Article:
Then, there are Hindus who accuse only Muslims of making such a big fuss about denigrations of their religion, say the offensive cartoons of Prophet Muhammad made by a Danish cartoonist, the recent film mocking Islam or other denigrations of Islam. However, looking at the issue objectively, Catholics so strongly protesting against the Dan Brown novel ‘The Da Vinci Code‘ and the movie based on it (and the protests were not always free from vandalism; those interested can see this), Hindus getting outraged at the Deepa Mehta film ‘Water‘ which only exposed the truth about the condition of widows in the 1920′s and nowhere denigrated the Hindu religion per se, before its release, to the extent of not letting it be screened in India owing to threats of violence, Sikhs turning violent against the ‘Dera Sacha Sauda‘ because their leader Ram Rahim Singh dressed up like one of the Sikh gurus or Indian Jews protesting against Anupam Kher acting as Hitler in a Hollywood movie, are far more irrational and unfounded. A dialogue in the movie ‘The Passion of the Christ‘ was not subtitled for fear of Jewish extremists turning violent and the creator of an art display offensive to Christians (the display was called ‘Piss Christ‘) faced death-threats, though the peaceful protests against the same were certainly justified. If there are threats to the Danish cartoonist’s life, there were also threats to the life of the Muslim painter MF Hussain for his portrayal of Hindu deities in a fashion that was perceived to be offensive by Hindu extremists, though it was actually not derogatory at all, considering the openness and liberalism of Hindu art over the centuries and the paintings were actually not even all that revealing. Moreover, in the context of the recent film offensive to Muslims, ‘Innocence of Muslims‘ (or rather its trailer , many prominent Muslim clerics, like the mufti of Egypt, have urged to maintain calm (for reference, see this) and many of the protests were indeed totally peaceful.
Also, speaking of the movie ‘Vishwaroopam‘, the protests were peaceful, though unwarranted, and the film had been cleared by the censor board but evoked protests before its release by those who had not even seen it, but then, sections of Dalits too had reacted in a similar manner when it came to the Tamil movie ‘Ore Oru Gramathile‘ or the Hindi movie ‘Aarakshan’, even though the latter was pro-reservation!
A clarification about the word ‘fatwa‘ is also quite warranted. A fatwa is just a religious decree to do or refrain from doing something (with no legal backing) and is basically not a death warrant. Fatwas have been issued by progressive clerics against terrorism (as has been mentioned in the previous article in this series), favouring girls’ education (e.g. have a look at this media report) and against cow slaughter to maintain communal harmony, but unfortunately, these don’t get as much media publicity as much as regressive ones like those declaring women working alongside men as being un-Islamic or even to kill critics of Islam like Salman Rushdie and Taslima Nasreen, and these fatwas instructing to kill have given a wrong impression to many as regards the very meaning of the word fatwa (the idea of there being a fatwa on an individual, implying some sort of religiously ordained death-warrant, is a misnomer)! In fact, instead of endlessly criticizing regressive fatwas and drawing attention of Muslims towards them, the media should report progressive fatwas more.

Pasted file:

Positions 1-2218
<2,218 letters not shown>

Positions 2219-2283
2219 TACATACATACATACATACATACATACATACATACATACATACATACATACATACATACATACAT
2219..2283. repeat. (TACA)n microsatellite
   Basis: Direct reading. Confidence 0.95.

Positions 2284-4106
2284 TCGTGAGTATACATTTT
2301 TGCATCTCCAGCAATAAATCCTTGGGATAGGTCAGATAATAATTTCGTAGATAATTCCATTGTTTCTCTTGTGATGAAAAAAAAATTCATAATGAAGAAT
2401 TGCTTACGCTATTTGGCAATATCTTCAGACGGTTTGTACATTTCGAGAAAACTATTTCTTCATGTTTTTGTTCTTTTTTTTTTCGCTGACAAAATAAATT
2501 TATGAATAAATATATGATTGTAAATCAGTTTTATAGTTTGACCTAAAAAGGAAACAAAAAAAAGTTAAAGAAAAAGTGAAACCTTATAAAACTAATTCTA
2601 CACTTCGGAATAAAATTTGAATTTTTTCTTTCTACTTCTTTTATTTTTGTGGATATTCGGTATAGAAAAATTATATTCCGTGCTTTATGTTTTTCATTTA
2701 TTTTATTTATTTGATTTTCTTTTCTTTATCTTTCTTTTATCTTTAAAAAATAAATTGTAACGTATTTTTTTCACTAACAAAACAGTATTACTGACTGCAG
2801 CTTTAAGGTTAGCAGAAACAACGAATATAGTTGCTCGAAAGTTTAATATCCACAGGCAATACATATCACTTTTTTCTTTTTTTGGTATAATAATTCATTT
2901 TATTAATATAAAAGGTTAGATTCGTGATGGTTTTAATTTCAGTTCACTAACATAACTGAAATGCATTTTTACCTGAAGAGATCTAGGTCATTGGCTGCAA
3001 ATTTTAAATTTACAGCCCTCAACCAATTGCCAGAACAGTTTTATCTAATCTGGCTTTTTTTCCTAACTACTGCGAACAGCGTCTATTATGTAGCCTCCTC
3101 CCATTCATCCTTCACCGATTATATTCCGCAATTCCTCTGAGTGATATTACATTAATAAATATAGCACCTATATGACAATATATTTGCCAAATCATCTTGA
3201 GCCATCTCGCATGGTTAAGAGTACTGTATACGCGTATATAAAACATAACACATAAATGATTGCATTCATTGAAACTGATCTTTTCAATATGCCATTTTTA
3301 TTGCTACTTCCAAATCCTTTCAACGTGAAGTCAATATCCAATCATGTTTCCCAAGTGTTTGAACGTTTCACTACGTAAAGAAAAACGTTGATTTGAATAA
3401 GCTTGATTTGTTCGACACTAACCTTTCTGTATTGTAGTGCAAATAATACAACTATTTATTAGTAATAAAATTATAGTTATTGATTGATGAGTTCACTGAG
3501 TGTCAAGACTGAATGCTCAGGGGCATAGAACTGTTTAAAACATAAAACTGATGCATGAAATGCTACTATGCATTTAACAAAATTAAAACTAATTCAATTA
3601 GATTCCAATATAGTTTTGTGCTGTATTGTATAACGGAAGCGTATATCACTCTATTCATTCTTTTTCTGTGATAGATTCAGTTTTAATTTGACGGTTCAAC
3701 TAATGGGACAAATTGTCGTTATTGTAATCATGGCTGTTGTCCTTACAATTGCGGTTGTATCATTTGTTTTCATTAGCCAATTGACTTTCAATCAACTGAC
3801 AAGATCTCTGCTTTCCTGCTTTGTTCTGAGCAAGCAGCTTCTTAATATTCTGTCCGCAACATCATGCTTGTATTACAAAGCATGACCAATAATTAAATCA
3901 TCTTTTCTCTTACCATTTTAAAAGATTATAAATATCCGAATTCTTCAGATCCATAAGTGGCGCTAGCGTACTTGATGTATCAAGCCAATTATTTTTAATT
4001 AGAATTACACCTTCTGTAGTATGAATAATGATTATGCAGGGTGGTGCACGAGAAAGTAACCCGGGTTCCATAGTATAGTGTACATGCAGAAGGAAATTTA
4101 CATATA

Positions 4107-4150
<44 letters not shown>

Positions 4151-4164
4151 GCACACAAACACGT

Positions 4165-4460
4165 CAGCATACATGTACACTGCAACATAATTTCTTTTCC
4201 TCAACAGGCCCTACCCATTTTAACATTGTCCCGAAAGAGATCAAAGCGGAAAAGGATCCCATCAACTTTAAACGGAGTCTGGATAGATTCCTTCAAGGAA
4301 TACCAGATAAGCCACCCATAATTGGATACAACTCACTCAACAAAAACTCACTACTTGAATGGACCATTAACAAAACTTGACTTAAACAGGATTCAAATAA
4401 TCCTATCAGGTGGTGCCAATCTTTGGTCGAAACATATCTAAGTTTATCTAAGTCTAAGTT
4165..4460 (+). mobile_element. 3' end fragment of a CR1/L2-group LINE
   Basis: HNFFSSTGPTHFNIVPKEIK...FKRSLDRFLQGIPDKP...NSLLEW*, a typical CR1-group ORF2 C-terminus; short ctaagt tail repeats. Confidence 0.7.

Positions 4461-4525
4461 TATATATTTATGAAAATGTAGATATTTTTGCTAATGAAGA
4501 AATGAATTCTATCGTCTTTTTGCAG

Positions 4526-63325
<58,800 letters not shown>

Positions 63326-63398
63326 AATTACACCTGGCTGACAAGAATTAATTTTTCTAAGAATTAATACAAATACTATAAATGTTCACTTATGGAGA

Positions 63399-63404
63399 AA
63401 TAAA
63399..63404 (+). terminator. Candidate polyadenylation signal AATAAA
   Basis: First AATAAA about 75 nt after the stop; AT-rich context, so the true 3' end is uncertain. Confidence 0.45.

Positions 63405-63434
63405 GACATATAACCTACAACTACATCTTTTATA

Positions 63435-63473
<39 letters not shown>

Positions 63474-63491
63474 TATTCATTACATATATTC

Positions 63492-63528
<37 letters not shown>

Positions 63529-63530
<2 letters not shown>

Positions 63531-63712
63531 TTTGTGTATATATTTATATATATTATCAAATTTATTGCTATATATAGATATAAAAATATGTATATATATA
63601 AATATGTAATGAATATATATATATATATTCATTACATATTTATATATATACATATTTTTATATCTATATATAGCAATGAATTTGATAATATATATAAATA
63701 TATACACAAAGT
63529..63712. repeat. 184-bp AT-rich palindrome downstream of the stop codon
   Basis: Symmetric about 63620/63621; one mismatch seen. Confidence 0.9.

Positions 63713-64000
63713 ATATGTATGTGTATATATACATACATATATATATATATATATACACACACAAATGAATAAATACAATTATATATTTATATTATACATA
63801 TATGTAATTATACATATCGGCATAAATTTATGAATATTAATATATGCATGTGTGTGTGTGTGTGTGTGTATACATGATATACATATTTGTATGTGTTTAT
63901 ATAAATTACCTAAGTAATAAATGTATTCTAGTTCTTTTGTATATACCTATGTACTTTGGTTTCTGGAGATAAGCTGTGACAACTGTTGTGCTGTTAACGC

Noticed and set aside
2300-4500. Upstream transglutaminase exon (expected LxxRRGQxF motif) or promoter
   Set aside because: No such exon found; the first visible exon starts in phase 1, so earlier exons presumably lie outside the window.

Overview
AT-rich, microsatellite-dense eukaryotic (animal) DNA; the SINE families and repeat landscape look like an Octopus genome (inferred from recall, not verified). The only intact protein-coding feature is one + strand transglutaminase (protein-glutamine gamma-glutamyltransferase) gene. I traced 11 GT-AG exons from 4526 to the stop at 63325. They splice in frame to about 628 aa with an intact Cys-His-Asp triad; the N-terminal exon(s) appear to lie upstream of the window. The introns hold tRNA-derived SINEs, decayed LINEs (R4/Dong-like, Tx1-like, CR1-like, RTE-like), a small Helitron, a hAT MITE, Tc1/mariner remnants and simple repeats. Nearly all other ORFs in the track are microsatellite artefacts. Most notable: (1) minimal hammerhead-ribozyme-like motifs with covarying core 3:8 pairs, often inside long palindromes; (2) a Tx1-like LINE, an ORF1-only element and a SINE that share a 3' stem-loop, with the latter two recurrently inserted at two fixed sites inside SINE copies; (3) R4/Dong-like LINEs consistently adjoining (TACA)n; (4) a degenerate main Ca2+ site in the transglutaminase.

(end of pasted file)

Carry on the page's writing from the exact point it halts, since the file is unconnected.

Likewise, the word ‘madrasa‘ instantaneously only reminds many non-Muslims of terrorism, though many madrasas are very progressive institutions teaching science, geography and other such subjects other than religion and admitting people of all faiths like convent schools, and there is absolutely no evidence to suggest that most madrasas preach terrorism. To know more about madrasas, kindly check out these – 1, 2, 3 and 4. I also recall seeing a video of a self-defence class in a Muslim girls’ school, and a devout Hindu friend of mine (he rattles off Sanskrit verses at the drop of a hat) from Bihar, who happened to have studied in an Islamic school for some time, tells me that he never faced any discrimination and in fact, cherishes some of the lessons he was taught from the Quran.
This brings the series to a close. I hope it helped to clarify some misconceptions and also change the outlook of some open-minded readers, aside from giving impartial and humanistic people more solid arguments to advance for their noble cause.